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TGen finds direct evidence of person transmitting SARS-CoV-2 to pet

More than 180 dogs and cats in the U.S. — one-tenth of them in Arizona — have tested positive for SARS-CoV-2.

Now, TGen's infectious disease arm in Flagstaff has found the first direct genetic evidence in the U.S. of an owner transmitting the virus to his pet.

The research, which appears in the journal One Health, is part of Arizona's COVID-19 and Pets Program, an ongoing cross-sectional study funded by the CDC under a grant from the Arizona Department of Health Services.

By analyzing the 30,000 alphabet letters of its genome, researchers matched the specific coronavirus infecting an unvaccinated Arizona man to the strain infecting his cat and dog, B.1.575.

"We can look at the exact lineup of the alphabet that makes up the genetic code of the virus that infected this pet owner and this dog and cat to show that there were no differences," said lead author Hayley Yaglom, a genomic epidemiologist at TGen North.

That match was made possible by TGen's library of samples from COVID-positive Arizonans, part of efforts to track variants circulating in the state.

"Because of that work, we were also able to acquire the pet owner's sample and sequence it in tandem — to look at the genetic code of the virus that he was infected with, as well as the genetic code of the virus that the dogs and the cat were infected with," said Yaglom.

Both the man and his daughter developed symptoms of COVID-19. The man said he was the pets' main caretaker, and that he'd had close contact with the animals while he was symptomatic, including petting, cuddling, cleaning the litterbox and walking the dog.

The pets remained asymptomatic. Researchers confirmed the virus in the cat's rectal swab and the dog's nasal swab. The cat's blood also showed evidence of neutralizing antibodies.

The authors don't know if the man transmitted the virus to both animals, or if one pet passed his virus to the other.

Currently, no evidence exists of a pet transmitting SARS-CoV-2 to its owner.

Yaglom emphasized the importance of using genomic sequencing to understand variants and their evolution.

"Even though the B.1.575 was not very severe, it is possible that, down the road, new variants might pop up, and the virus could change the way that it can be spread."

The program contacts pet owners with positive COVID-19 PCR tests who have had two or more symptoms within the past 14 days. If an owner enrolls, trained veterinary and public health staff collect blood, nasal and fecal specimens from pets and complete a questionnaire with the owners.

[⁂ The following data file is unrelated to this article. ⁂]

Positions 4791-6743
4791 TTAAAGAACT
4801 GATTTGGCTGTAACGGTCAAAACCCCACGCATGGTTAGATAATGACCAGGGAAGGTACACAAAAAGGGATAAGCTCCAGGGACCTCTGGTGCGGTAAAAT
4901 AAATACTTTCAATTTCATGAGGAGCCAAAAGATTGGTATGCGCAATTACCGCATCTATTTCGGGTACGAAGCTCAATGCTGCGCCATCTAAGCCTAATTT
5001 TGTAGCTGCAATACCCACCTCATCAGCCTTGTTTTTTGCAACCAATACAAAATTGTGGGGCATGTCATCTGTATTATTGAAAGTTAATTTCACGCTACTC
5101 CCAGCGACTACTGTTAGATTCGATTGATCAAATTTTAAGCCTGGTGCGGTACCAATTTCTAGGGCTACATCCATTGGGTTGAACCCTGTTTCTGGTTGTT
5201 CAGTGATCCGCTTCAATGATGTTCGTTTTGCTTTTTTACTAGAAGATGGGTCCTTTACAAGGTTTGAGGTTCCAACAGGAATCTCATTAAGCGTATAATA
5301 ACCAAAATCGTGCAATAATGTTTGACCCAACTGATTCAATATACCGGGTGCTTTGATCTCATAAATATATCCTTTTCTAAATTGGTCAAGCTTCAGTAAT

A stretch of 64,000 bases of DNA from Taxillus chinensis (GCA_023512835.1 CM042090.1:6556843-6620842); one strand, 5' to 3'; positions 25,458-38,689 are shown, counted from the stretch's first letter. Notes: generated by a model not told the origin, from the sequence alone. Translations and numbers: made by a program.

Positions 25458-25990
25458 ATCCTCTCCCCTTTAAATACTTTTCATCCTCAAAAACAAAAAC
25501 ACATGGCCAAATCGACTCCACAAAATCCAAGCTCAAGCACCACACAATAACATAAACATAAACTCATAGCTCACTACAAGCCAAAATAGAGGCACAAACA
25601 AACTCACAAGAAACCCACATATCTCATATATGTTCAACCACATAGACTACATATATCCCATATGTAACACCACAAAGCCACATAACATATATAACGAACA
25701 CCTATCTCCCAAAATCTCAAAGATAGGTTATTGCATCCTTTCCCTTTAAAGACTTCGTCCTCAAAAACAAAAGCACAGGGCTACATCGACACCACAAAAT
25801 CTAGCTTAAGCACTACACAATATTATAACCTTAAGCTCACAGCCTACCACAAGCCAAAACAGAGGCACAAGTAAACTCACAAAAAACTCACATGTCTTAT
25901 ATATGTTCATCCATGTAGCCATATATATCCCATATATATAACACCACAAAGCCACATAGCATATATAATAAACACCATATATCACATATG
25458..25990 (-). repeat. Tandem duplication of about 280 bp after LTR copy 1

Eligible pets include indoor dogs, cats and ferrets with up-to-date rabies vaccinations. Subjects must tolerate basic veterinary  handling and restraint.

More information is available at [email protected].

Nicholas Gerbis joined KJZZ’s Arizona Science Desk in 2016. A longtime science, health and technology journalist and editor, his extensive background in related nonprofit and science communications inform his reporting on Earth and space sciences, neuroscience and behavioral health, and bioscience/biotechnology.Apart from travel and three years in Delaware spent earning his master’s degree in physical geography (climatology), Gerbis has spent most of his life in Arizona. He also holds a master’s degree in journalism and mass communication from Arizona State University’s Cronkite School and a bachelor’s degree in geography (climatology/meteorology), also from ASU.Gerbis briefly “retired in reverse” and moved from Arizona to Wisconsin, where he taught science history and science-fiction film courses at University of Wisconsin-Eau Claire. He is glad to be back in the Valley and enjoys contributing to KJZZ’s Untold Arizona series.During the COVID-19 pandemic, Gerbis focused almost solely on coronavirus-related stories and analysis. In addition to reporting on the course of the disease and related research, he delved into deeper questions, such as the impact of shutdowns on science and medicine, the roots of vaccine reluctance and the policies that exacerbated the virus’s impact, particularly on vulnerable populations.